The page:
Rigor
  • This infection is characterized by the abrupt onset of fever with rigors, myalgias, headache, polyarthritis, and rash. We report a case of infection with S. moniliformis that manifested as acute polyarthritis with involvement of the spine.[ncbi.nlm.nih.gov]
Malaise
Constitutional Symptom
  • Firstly, recent consumption of "suspicious" food or beverages must be noted during history taking, whereas signs of vomiting and constitutional symptoms accompanied by a migratory polyarthritis could be sufficient to order further laboratory testing to[symptoma.com]
Hemoptysis
  • The pulmonary migration of larvae is associated with fever, cough, occasionally hemoptysis 蛔蚴肺部移行,可伴有发热、咳嗽、偶尔咯血。[hujiang.com]
Aspiration
  • Mycetoma Madura Foot 181 27 Fever and Lymphadenopathy 187 Clinical Syndromes 195 28 Acute and Chronic Bronchitis 197 29 Croup Supraglottitis and Laryngitis 205 30 Atypical Pneumonia 211 31 CommunityAcquired Pneumonia 221 32 Nosocomial Pneumonia 229 33 Aspiration[books.google.de]
Diarrhea
  • ., a white man aged 38, while welding in a small compartment of a ship on April 7, 1946, became nauseated, vomited once and had diarrhea for twenty-four hours.[jamanetwork.com]
  • Fever, headaches, fatigue, myalgia, migratory polyarthralgia (involving the hands, wrists, elbows and knees in most cases), vomiting, weight loss, diarrhea, and chills are clinical hallmarks of this infection.[symptoma.com]
  • Hepatitis 299 43 Chronic Hepatitis 309 Cholecystitis and Cholangitis 321 45 Pyogenic Liver Abscess 327 46 Infectious Complications of Acute Pancreatitis 331 47 Esophageal Infections 339 48 Gastroenteritis 349 49 Food Poisoning 359 50 AntibioticAssociated Diarrhea[books.google.de]
Abdominal Pain
  • A 17-year-old boy with a previous history of gastrointestinal dysfunction had abdominal pain, fever, anorexia 一例17岁男孩,有胃肠功能不良史,主诉腹痛、发热、食欲减退。[hujiang.com]
Abdominal Cramps
  • Other symptoms include headache, fever, and abdominal cramps 其它症状包括头痛、发烧及腹痛 Therefore, although yellow fever has never been reported from Asia, this region is at risk because the appropriate mosquitos and primates are present.[hujiang.com]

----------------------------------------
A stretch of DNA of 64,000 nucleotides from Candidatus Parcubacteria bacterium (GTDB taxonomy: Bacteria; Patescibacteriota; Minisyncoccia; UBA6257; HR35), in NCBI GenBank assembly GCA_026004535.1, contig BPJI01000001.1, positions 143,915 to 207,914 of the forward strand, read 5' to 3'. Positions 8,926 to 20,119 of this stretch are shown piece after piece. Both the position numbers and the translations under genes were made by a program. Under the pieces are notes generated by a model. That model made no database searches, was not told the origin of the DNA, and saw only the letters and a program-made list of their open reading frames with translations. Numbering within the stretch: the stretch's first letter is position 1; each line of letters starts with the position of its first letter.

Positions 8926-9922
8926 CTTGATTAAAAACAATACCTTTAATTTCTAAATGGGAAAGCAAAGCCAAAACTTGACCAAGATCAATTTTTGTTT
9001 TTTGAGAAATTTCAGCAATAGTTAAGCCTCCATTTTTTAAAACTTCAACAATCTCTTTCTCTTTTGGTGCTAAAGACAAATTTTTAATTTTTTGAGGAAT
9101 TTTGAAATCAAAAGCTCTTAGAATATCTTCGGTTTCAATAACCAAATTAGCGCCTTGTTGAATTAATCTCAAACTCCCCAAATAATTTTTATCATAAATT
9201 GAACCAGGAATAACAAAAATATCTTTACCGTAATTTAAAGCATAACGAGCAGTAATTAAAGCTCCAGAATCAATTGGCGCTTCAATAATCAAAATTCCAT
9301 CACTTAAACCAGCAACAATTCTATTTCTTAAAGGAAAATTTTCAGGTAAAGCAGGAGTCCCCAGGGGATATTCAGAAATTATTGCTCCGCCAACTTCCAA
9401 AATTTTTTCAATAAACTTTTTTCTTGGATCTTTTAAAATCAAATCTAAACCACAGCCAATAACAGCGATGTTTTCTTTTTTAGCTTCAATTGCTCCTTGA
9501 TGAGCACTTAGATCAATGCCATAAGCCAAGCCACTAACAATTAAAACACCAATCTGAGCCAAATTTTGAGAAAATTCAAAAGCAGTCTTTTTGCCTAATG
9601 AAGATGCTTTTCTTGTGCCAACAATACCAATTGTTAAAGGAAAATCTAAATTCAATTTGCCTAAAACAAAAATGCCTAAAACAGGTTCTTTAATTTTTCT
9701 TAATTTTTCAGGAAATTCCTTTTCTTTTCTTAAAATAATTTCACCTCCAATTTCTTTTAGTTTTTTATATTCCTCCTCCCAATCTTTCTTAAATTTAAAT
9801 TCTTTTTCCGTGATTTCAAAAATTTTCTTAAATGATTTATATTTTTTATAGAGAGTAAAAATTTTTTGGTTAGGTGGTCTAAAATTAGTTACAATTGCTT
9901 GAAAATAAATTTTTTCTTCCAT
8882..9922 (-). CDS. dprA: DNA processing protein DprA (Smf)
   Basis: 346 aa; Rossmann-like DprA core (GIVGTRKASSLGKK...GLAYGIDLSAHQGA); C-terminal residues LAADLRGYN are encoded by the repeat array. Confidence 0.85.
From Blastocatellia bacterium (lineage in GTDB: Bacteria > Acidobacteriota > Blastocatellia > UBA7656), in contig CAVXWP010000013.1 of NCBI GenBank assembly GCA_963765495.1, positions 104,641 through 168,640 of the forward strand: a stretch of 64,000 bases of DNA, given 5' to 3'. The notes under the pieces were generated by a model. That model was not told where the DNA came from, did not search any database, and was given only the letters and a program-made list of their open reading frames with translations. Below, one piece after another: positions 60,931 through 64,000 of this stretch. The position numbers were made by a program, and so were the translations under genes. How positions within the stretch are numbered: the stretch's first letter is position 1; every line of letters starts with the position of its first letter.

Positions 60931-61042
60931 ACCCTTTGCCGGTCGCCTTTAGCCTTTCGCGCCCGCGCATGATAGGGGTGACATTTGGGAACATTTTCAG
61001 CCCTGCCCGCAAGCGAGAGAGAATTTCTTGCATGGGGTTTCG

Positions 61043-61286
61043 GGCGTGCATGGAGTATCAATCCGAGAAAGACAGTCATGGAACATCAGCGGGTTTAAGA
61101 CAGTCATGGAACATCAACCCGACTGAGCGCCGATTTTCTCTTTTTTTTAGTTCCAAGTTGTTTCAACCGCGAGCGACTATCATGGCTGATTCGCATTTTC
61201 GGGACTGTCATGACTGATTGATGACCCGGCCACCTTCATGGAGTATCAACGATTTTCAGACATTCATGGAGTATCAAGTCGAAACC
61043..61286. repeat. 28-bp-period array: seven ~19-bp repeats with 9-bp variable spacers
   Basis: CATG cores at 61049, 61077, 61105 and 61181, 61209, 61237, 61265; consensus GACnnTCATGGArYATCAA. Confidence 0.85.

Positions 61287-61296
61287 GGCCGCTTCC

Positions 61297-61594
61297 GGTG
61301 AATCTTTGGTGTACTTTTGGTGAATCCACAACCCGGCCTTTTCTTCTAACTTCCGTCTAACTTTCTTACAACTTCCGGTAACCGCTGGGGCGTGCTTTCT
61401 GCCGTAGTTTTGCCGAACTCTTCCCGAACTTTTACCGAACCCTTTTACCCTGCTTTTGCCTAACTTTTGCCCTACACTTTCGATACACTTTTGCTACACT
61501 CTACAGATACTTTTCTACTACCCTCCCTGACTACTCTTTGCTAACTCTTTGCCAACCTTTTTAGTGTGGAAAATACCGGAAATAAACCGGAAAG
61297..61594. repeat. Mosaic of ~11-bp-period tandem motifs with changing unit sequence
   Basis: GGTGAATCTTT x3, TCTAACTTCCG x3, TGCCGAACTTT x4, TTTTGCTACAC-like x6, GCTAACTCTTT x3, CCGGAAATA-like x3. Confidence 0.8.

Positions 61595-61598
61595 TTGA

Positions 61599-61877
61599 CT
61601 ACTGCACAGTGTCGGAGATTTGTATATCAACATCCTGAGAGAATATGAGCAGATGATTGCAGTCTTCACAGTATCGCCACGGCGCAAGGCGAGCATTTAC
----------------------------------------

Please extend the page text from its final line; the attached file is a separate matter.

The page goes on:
Lacrimation
  • 8 Dental Infection and Its Consequences 59 9 Infection of the Salivary and Lacrimal Glands 65 10 Deep Neck Infections 73 PART III 77 11 Conjunctivitis 79 12 Keratitis 87 Keratitis Isolates 19932006 88 13 Iritis 97 14 Retinitis 103 15 Endophthalmitis 109[books.google.de]
Night Sweats
  • He stayed home for two days and then returned to work in spite of weakness, chills, rises of temperature and night sweats.[jamanetwork.com]
Skin Ulcer
  • 12 Keratitis 87 Keratitis Isolates 19932006 88 13 Iritis 97 14 Retinitis 103 15 Endophthalmitis 109 16 Periocular Infections 117 PART IV 121 17 Fever and Rash 123 18 Staphylococcal and Streptococcal Toxic Shock 129 19 Classic Viral Exanthems 135 20 Skin[books.google.de]
Migratory Polyarthritis
  • Firstly, recent consumption of "suspicious" food or beverages must be noted during history taking, whereas signs of vomiting and constitutional symptoms accompanied by a migratory polyarthritis could be sufficient to order further laboratory testing to[symptoma.com]

Workup

Having in mind the very rare occurrence of Haverhill fever in medical practice, the diagnosis may be difficult to make, but a detailed patient history and a thorough physical examination can provide vital information for a presumptive diagnosis [1] [4]. Firstly, recent consumption of "suspicious" food or beverages must be noted during history taking, whereas signs of vomiting and constitutional symptoms accompanied by a migratory polyarthritis could be sufficient to order further laboratory testing to exclude S. moniliformis as the underlying cause of symptoms. A complete blood count (CBC), inflammatory parameters - C-reactive protein (CRP), erythrocyte sedimentation rate (ESR) and fibrinogen, as well as serum electrolytes and protein levels are recommended in workup, while microbiological studies, mainly cultivation of blood or joint fluid, is mandatory for the diagnosis of Haverhill fever [1] [7] [8]. Blood cultures can detect S. moniliformis after 3-7 days of growth, but because this bacterial pathogen requires specific media for cultivation, laboratories must be noted in advance, in order to prepare necessary components for testing [7]. The recent introduction of novel molecular techniques, such as polymerase chain reaction (PCR), has greatly improved the diagnosis of many microbial organisms, including bacteria, and this procedure should be performed whenever possible [1] [7] [8]. Due to its cost, however, it is still not widely available in the developing world, and the diagnosis still relies on high clinical suspicion and results obtained from cultivation [4].